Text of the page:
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Hydrologic Connectivity to Streams Increases Nitrogen and Phosphorus Inputs and Cycling in Soils of Created and Natural Floodplain Wetlands

Overview of attention for article published in Journal of Environmental Quality, July 2013
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Title
Hydrologic Connectivity to Streams Increases Nitrogen and Phosphorus Inputs and Cycling in Soils of Created and Natural Floodplain Wetlands
Published in
Journal of Environmental Quality, July 2013
DOI 10.2134/jeq2012.0466
Pubmed ID
Authors

Kristin L. Wolf, Gregory B. Noe, Changwoo Ahn

Abstract

Greater connectivity to stream surface water may result in greater inputs of allochthonous nutrients that could stimulate internal nitrogen (N) and phosphorus (P) cycling in natural, restored, and created riparian wetlands. This study investigated the effects of hydrologic connectivity to stream water on soil nutrient fluxes in plots ( = 20) located among four created and two natural freshwater wetlands of varying hydrology in the Piedmont physiographic province of Virginia. Surface water was slightly deeper; hydrologic inputs of sediment, sediment-N, and ammonium were greater; and soil net ammonification, N mineralization, and N turnover were greater in plots with stream water classified as their primary water source compared with plots with precipitation or groundwater as their primary water source. Soil water-filled pore space, inputs of nitrate, and soil net nitrification, P mineralization, and denitrification enzyme activity (DEA) were similar among plots. Soil ammonification, N mineralization, and N turnover rates increased with the loading rate of ammonium to the soil surface. Phosphorus mineralization and ammonification also increased with sedimentation and sediment-N loading rate. Nitrification flux and DEA were positively associated in these wetlands. In conclusion, hydrologic connectivity to stream water increased allochthonous inputs that stimulated soil N and P cycling and that likely led to greater retention of sediment and nutrients in created and natural wetlands. Our findings suggest that wetland creation and restoration projects should be designed to allow connectivity with stream water if the goal is to optimize the function of water quality improvement in a watershed.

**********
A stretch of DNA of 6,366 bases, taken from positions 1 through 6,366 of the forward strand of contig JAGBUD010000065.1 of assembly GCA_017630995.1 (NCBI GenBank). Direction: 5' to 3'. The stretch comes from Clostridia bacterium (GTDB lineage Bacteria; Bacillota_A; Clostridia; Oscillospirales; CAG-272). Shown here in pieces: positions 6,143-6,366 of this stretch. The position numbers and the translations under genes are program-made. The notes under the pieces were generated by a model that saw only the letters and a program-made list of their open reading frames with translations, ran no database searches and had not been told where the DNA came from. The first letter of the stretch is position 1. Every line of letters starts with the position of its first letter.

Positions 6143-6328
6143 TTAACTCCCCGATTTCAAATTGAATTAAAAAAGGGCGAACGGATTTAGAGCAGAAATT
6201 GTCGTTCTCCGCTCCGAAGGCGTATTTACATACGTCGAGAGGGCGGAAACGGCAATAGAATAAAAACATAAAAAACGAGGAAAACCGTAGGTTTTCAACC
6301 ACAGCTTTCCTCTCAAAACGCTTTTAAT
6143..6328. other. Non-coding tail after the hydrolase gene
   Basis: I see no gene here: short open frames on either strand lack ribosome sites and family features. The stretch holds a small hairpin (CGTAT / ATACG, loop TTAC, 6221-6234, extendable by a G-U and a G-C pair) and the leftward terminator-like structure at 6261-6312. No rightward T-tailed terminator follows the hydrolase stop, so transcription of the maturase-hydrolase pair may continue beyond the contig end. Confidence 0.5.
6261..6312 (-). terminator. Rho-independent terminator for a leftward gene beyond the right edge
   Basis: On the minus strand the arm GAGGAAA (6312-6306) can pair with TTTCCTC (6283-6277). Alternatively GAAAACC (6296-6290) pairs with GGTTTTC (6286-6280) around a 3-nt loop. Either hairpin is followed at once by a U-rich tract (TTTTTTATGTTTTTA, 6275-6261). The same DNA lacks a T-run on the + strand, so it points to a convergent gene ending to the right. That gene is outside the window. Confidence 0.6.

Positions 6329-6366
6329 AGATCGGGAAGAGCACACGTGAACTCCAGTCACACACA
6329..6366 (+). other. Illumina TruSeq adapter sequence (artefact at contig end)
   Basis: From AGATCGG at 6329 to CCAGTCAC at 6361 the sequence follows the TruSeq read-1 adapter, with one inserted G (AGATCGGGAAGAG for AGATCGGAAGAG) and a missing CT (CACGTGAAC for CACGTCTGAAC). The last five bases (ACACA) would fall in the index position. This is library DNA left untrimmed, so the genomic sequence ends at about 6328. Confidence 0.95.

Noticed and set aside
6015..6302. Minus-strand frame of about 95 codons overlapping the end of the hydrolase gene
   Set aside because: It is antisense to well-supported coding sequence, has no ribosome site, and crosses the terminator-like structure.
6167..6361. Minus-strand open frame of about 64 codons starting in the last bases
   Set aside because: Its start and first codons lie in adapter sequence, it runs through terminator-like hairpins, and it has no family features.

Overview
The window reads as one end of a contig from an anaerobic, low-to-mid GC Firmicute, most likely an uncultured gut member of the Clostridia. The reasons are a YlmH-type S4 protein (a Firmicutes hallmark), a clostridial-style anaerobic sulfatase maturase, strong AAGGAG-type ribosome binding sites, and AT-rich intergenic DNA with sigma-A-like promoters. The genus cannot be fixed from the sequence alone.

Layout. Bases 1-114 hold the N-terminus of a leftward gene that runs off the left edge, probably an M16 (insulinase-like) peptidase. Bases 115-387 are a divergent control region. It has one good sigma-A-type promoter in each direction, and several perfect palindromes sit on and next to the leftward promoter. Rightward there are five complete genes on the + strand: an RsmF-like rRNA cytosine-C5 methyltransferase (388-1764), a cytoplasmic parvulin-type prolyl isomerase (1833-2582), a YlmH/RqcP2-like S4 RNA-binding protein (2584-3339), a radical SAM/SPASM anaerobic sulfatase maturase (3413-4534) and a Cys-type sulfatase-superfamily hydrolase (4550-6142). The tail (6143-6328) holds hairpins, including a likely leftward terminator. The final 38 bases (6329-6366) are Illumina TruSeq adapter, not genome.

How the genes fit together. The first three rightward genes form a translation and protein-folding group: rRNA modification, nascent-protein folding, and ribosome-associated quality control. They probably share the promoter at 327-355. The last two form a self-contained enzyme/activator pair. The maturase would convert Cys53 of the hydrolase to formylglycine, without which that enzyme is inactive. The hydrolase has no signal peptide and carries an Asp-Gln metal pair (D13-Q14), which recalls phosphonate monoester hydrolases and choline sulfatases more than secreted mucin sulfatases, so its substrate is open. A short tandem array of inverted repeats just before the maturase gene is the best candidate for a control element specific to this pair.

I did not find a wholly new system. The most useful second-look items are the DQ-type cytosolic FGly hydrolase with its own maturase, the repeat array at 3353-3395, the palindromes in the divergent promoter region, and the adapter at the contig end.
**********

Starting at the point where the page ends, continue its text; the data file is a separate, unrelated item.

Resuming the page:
Twitter Demographics

The data shown below were collected from the profile of 1 tweeter who shared this research output. Click here to find out more about how the information was compiled.

Mendeley readers

The data shown below were compiled from readership statistics for 69 Mendeley readers of this research output. Click here to see the associated Mendeley record.

Geographical breakdown

Country Count As %
United States 3 4%
France 1 1%
Canada 1 1%
Unknown 64 93%

Demographic breakdown

Readers by professional status Count As %
Student > Master 16 23%
Researcher 14 20%
Student > Ph. D. Student 11 16%
Student > Bachelor 9 13%
Student > Doctoral Student 4 6%
Other 9 13%
Unknown 6 9%
Readers by discipline Count As %
Environmental Science 28 41%
Agricultural and Biological Sciences 14 20%
Earth and Planetary Sciences 9 13%
Engineering 4 6%
Biochemistry, Genetics and Molecular Biology 2 3%
Other 2 3%
Unknown 10 14%

Attention Score in Context

This research output has an Altmetric Attention Score of 1. This is our high-level measure of the quality and quantity of online attention that it has received. This Attention Score, as well as the ranking and number of research outputs shown below, was calculated when the research output was last mentioned on 25 July 2013.
All research outputs
#2,926,587
of 6,229,412 outputs
Outputs from Journal of Environmental Quality
#250
of 516 outputs
Outputs of similar age
#49,764
of 100,633 outputs
Outputs of similar age from Journal of Environmental Quality
#1
of 6 outputs
Altmetric has tracked 6,229,412 research outputs across all sources so far. This one is in the 29th percentile – i.e., 29% of other outputs scored the same or lower than it.
So far Altmetric has tracked 516 research outputs from this source. They typically receive a little more attention than average, with a mean Attention Score of 5.5. This one is in the 40th percentile – i.e., 40% of its peers scored the same or lower than it.
Older research outputs will score higher simply because they've had more time to accumulate mentions. To account for age we can compare this Altmetric Attention Score to the 100,633 tracked outputs that were published within six weeks on either side of this one in any source. This one is in the 36th percentile – i.e., 36% of its contemporaries scored the same or lower than it.
We're also able to compare this research output to 6 others from the same source and published within six weeks on either side of this one. This one has scored higher than all of them